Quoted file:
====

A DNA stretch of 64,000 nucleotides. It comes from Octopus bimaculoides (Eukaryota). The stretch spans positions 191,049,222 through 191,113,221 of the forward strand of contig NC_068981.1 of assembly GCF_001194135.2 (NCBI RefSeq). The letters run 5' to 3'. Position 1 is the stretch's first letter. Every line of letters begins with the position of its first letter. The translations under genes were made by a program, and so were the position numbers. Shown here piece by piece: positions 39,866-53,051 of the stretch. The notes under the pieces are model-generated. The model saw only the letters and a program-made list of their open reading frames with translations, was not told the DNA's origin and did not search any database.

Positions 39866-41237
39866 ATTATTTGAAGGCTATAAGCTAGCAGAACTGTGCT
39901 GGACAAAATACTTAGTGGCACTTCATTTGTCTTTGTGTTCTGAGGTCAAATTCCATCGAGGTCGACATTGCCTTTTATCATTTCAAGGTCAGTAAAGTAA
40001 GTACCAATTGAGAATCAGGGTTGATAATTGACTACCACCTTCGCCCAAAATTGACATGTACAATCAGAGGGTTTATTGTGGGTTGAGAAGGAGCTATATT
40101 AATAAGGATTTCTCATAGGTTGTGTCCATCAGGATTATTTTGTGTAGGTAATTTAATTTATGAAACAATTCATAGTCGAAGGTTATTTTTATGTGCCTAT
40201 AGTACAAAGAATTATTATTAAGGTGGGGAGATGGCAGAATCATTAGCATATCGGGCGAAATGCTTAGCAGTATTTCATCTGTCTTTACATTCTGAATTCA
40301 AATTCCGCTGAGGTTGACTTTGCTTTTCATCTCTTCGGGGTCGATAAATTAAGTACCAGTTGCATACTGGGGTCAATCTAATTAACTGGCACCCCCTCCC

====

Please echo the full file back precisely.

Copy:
A DNA stretch of 64,000 nucleotides. It comes from Octopus bimaculoides (Eukaryota). The stretch spans positions 191,049,222 through 191,113,221 of the forward strand of contig NC_068981.1 of assembly GCF_001194135.2 (NCBI RefSeq). The letters run 5' to 3'. Position 1 is the stretch's first letter. Every line of letters begins with the position of its first letter. The translations under genes were made by a program, and so were the position numbers. Shown here piece by piece: positions 39,866-53,051 of the stretch. The notes under the pieces are model-generated. The model saw only the letters and a program-made list of their open reading frames with translations, was not told the DNA's origin and did not search any database.

Positions 39866-41237
39866 ATTATTTGAAGGCTATAAGCTAGCAGAACTGTGCT
39901 GGACAAAATACTTAGTGGCACTTCATTTGTCTTTGTGTTCTGAGGTCAAATTCCATCGAGGTCGACATTGCCTTTTATCATTTCAAGGTCAGTAAAGTAA
40001 GTACCAATTGAGAATCAGGGTTGATAATTGACTACCACCTTCGCCCAAAATTGACATGTACAATCAGAGGGTTTATTGTGGGTTGAGAAGGAGCTATATT
40101 AATAAGGATTTCTCATAGGTTGTGTCCATCAGGATTATTTTGTGTAGGTAATTTAATTTATGAAACAATTCATAGTCGAAGGTTATTTTTATGTGCCTAT
40201 AGTACAAAGAATTATTATTAAGGTGGGGAGATGGCAGAATCATTAGCATATCGGGCGAAATGCTTAGCAGTATTTCATCTGTCTTTACATTCTGAATTCA
40301 AATTCCGCTGAGGTTGACTTTGCTTTTCATCTCTTCGGGGTCGATAAATTAAGTACCAGTTGCATACTGGGGTCAATCTAATTAACTGGCACCCCCTCCC